2. Inputs
The indicator provides several customizable inputs to tailor it to your specific trading preferences:
- Number of Periods: This input allows you to define the number of periods over which the Z-Score will be calculated. A longer period will provide a smoother Z-Score line but may be less responsive to recent price changes.
- Z-Score Low Threshold: Sets the lower threshold value for the Z-Score. When the Z-Score crosses below this threshold, the background color of the indicator panel changes accordingly.
- Z-Score High Threshold: Sets the upper threshold value for the Z-Score. When the Z-Score crosses above this threshold, the background color of the indicator panel changes accordingly.
3. How to Use the Indicator
Here are the steps to use the Z-Score Indicator:
- Adjust Parameters: Modify the indicator's inputs as needed. You can change the number of periods for the Z-Score calculation and set your desired low and high thresholds.
- Interpret the Indicator: Observe the Z-Score line on the indicator panel. It fluctuates above and below zero. Pay attention to the background color changes when the Z-Score crosses your specified thresholds.
4. Interpreting the Indicator
- Z-Score Line: The Z-Score line represents the current Z-Score value. When it is above zero, it suggests that the asset's price is above the mean, indicating potential overvaluation. When below zero, it suggests undervaluation.
- Background Color: The background color of the indicator panel changes based on the Z-Score's position relative to the specified thresholds. Green indicates the Z-Score is below the low threshold (potential undervaluation), while red indicates it is above the high threshold (potential overvaluation).
- Z-Score Line Color: The color of the Z-Score line shows that the Z-Score is trending up compared to its moving average. This can be used as a validation of the background color.
5. Customization Options
You can customize the Z-Score Indicator in the following ways:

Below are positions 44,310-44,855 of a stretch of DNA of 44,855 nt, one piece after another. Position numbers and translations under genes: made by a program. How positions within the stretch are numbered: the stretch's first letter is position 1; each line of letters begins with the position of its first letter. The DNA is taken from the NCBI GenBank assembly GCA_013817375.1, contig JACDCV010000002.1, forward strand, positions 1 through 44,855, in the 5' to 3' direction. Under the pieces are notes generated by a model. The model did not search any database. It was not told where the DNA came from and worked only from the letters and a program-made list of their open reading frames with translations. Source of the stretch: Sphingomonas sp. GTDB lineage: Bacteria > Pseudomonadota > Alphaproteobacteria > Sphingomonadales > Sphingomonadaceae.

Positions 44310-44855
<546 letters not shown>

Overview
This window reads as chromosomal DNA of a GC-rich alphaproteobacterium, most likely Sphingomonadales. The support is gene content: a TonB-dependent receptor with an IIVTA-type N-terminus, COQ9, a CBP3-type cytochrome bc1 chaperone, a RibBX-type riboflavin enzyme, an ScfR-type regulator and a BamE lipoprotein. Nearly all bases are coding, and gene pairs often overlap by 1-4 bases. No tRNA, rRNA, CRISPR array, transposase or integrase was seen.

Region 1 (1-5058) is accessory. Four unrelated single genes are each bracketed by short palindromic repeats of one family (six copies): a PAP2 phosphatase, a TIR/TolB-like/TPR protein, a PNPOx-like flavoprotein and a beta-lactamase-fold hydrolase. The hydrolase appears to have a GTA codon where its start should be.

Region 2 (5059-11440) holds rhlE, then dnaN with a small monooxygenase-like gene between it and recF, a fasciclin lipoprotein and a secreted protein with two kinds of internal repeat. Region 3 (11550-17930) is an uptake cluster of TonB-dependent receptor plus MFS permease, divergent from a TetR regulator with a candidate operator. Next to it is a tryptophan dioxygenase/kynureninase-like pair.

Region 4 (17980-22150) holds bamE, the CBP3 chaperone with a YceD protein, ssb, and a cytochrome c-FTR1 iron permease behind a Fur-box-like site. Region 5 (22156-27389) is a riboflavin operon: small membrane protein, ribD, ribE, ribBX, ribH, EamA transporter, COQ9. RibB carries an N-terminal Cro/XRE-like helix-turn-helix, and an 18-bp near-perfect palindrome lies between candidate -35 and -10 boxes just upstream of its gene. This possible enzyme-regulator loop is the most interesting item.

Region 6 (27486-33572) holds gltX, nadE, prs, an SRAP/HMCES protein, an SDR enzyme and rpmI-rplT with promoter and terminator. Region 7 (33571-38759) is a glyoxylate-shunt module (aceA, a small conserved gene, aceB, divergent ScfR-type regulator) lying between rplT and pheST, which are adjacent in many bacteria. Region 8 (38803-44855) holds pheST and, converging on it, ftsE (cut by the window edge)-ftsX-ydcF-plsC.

- Adjust Inputs: Modify the number of periods and the Z-Score thresholds.
- Change Line and Background Colors: You can customize the colors of the Z-Score line and background by editing the indicator's script.
6. Troubleshooting
If you encounter any issues while using the Z-Score Indicator, make sure to check the following:
- Ensure that the indicator is applied correctly to your chart.
- Verify that the indicator's inputs match your intended settings.
- Contact me for more support if needed
7. Conclusion
The Z-Score Indicator is a valuable tool for traders and investors to identify potential overbought and oversold conditions in the market. By understanding how the Z-Score works and customizing it to your preferences, you can integrate it into your trading strategy to make informed decisions.
Remember that trading involves risk, and it's essential to combine technical indicators like the Z-Score with other analysis methods and risk management strategies for successful trading.

Volume and Price Z-Score [Multi-Asset] - By LeviathanThis script offers in-depth Z-Score analytics on price and volume for 200 symbols. Utilizing visualizations such as scatter plots, histograms, and heatmaps, it enables traders to uncover potential trade opportunities, discern market dynamics, pinpoint outliers, delve into the relationship between price and volume, and much more.
A Z-Score is a statistical measurement indicating the number of standard deviations a data point deviates from the dataset's mean. Essentially, it provides insight into a value's relative position within a group of values (mean).
- A Z-Score of zero means the data point is exactly at the mean.
- A positive Z-Score indicates the data point is above the mean.
- A negative Z-Score indicates the data point is below the mean.
For instance, a Z-Score of 1 indicates that the data point is 1 standard deviation above the mean, while a Z-Score of -1 indicates that the data point is 1 standard deviation below the mean. In simple terms, the more extreme the Z-Score of a data point, the more “unusual” it is within a larger context.
If data is normally distributed, the following properties can be observed:
- About 68% of the data will lie within ±1 standard deviation (z-score between -1 and 1).
- About 95% will lie within ±2 standard deviations (z-score between -2 and 2).
- About 99.7% will lie within ±3 standard deviations (z-score between -3 and 3).
Datasets like price and volume (in this context) are most often not normally distributed. While the interpretation in terms of percentage of data lying within certain ranges of z-scores (like the ones mentioned above) won't hold, the z-score can still be a useful measure of how "unusual" a data point is relative to the mean.
The aim of this indicator is to offer a unique way of screening the market for trading opportunities by conveniently visualizing where current volume and price activity stands in relation to the average. It also offers features to observe the convergent/divergent relationships between asset’s price movement and volume, observe a single symbol’s activity compared to the wider market activity and much more.